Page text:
Drawing Instruments

Today, engineering drawings are very seldom constructed by hand.  CAD technology is the universal choice in industry.  However, it is useful to include a discussion of the instruments that were historically used for this purpose.  Manual drafting is an appropriate way teach the fundamentals of engineering graphics.  The most important concepts of engineering graphics are applicable whether they are taught with manual instruments or by CAD. Manual drafting can instill in students a sense of care and professionalism that is required in producing engineering drawings.  Each and every line, letter and number must be precise and accurate.  A small error on a drawing can produce expensive and disastrous results.  Learning to draw with instruments is analogous to learning math without a calculator.  You wouldn’t want to do it as a professional, but you need to understand it is that what is being automated by the computer.

Pencils & Lead

All pencils are not the same.  You cannot produce quality engineering drawings with ordinary pencils and lead.  Pencil lead is made from graphite and is available in various hardness grades.   The hardness of the lead is controlled by changing the clay content in the graphite.   Technical lead hardness is specified using the H-B (hardness/blackness) scale.  9H is the hardest, and 7B is the softest. Engineering drawings can be constructed with two or three hardness grades (4H, F and B).

Pencils and pencil leads are available in a variety of hardness levels.

A hard pencil is used to lay out light lines that are not intended to be seen by the reader.  These are called construction lines.  Construction lines are used to precisely position various features on the print.  When using a hard lead, keep in mind that the goal is an extremely light line.  Use only very light pressure.  A good pencil grade for construction lines is 4H.

Generally, a drawing requires two line weights: thin and thick.  For these two a grade F (thin) and a grade B (thick) are used.  These leads would ideally be held in a type of pencil known as a  lead holder.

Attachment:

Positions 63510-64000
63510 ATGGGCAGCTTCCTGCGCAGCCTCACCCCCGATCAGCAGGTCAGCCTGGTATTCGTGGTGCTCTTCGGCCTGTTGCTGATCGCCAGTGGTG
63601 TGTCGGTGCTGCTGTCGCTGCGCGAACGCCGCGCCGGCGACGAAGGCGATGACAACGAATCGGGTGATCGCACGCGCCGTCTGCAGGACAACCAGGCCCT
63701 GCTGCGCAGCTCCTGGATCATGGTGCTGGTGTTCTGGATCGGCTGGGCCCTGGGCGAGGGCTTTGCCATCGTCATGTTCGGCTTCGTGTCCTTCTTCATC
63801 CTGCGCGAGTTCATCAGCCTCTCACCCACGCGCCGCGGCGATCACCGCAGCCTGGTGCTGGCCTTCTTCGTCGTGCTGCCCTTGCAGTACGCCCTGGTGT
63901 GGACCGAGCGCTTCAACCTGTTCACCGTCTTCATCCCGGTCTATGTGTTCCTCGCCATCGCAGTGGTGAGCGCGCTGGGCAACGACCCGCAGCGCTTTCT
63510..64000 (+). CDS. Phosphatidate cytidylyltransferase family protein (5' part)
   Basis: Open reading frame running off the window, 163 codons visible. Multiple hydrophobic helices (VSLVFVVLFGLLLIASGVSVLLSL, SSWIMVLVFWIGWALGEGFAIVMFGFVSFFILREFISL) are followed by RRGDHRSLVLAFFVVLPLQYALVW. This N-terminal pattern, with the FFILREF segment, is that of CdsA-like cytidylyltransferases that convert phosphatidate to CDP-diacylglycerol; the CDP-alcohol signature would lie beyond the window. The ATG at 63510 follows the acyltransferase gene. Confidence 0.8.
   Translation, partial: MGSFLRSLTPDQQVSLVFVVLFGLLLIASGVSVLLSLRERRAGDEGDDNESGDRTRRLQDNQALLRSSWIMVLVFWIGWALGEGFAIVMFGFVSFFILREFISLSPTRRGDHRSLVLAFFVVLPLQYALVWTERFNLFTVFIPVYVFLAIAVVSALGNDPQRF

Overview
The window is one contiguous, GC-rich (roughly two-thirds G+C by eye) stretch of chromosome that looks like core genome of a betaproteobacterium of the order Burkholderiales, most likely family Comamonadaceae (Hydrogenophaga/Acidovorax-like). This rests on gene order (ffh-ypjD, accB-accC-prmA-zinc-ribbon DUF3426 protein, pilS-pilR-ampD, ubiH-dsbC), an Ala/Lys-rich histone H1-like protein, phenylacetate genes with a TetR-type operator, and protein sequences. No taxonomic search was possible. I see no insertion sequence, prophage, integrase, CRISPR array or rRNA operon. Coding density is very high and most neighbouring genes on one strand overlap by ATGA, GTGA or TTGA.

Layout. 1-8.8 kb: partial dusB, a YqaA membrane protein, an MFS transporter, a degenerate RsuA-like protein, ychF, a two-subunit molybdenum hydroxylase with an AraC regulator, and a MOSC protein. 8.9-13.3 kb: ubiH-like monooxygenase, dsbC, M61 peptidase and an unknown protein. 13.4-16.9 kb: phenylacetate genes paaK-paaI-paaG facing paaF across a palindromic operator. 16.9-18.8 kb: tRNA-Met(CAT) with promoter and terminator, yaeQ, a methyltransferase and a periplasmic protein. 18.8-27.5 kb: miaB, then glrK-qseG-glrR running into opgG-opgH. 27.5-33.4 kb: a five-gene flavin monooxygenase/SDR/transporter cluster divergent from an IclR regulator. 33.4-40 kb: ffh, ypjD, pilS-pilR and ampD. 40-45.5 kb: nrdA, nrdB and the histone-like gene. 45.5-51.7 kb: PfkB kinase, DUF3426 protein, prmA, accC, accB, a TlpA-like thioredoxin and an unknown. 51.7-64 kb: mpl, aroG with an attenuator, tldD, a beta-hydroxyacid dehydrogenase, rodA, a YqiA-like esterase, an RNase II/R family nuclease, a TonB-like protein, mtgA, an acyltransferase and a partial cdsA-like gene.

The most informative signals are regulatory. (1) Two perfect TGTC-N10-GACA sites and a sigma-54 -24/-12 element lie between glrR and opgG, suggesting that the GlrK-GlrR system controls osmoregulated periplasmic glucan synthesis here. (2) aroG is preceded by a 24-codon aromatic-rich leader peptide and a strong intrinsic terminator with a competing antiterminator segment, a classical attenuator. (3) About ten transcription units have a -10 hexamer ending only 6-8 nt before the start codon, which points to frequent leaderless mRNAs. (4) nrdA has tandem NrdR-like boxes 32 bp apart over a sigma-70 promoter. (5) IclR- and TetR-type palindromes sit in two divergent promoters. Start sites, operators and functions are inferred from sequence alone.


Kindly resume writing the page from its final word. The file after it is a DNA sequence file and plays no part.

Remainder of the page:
Lead holders such as this were used in manual drafting.

Leadholders make mechanical drawing more productive.  By rolling the pencil, they can be used for extended periods of time without sharpening.

Lead holders were the tool of choice for people who had to do a lot of mechanical drawing.  They hold a large diameter (usually 2mm)  piece of lead and can be used for extended periods of time without sharpening.   A skilled draftsperson would roll the pencil as they drew to keep the point sharp.

For lettering, where the pencil rolling technique cannot be employed,  a mechanical pencil is used.   Either hardness grade F or HB lead is adequate  for lettering.  The easily obtained lead diameter of .5  is best for lettering.

Paper

High quality paper used to be essential to producing professional engineering drawings.  Today, engineering drawing are usually just printed on bond paper (if they are printed at all).  Bond paper is the type of paper you are probably most familiar with.  It is commonly used as “printer paper.” Some companies have gone to a “paperless” policy, only allowing access to electronic documents. This prevents accidentally using a print that is out of date.

Historically, drafting paper had to be transparent because reproduction methods worked by shining light through the drawing.  Today this is less important.  Two types of paper that were used were vellum and Mylar®.  Vellum is a vegetable-based thin tracing paper, and Mylar® is brand name of a polyester film.

In the United States, paper is sizes are indicated by a letter designation.  These sizes are standardized by ANSI (American National Standards Institute).   Size “A” or “A size” paper is 8.5 by 11.0 inches.  All of the other sizes can be folded town to this approximate dimension.

ANSI standard paper sizes. Architects’ paper sizes are slightly larger.

Drawings should be folded in such a way that they can easily be read without having to unfold the entire sheet.  Below is an illustration of the customary folding method for D size paper.  Other paper sizes are folded in a similar manner.

Paper is conventionally folded so it can be read a section at a time without completely unfolding it.

Drawing Boards and T-Squares

While some drawing can be done on an ordinary desk, a drawing board is really a better choice.  A simple piece of hardwood plywood can be used for student work, and the addition of a quality board cover will make the board perform extremely well.

A simple piece of plywood with a clean edge and a quality board cover can make an excellent drawing board.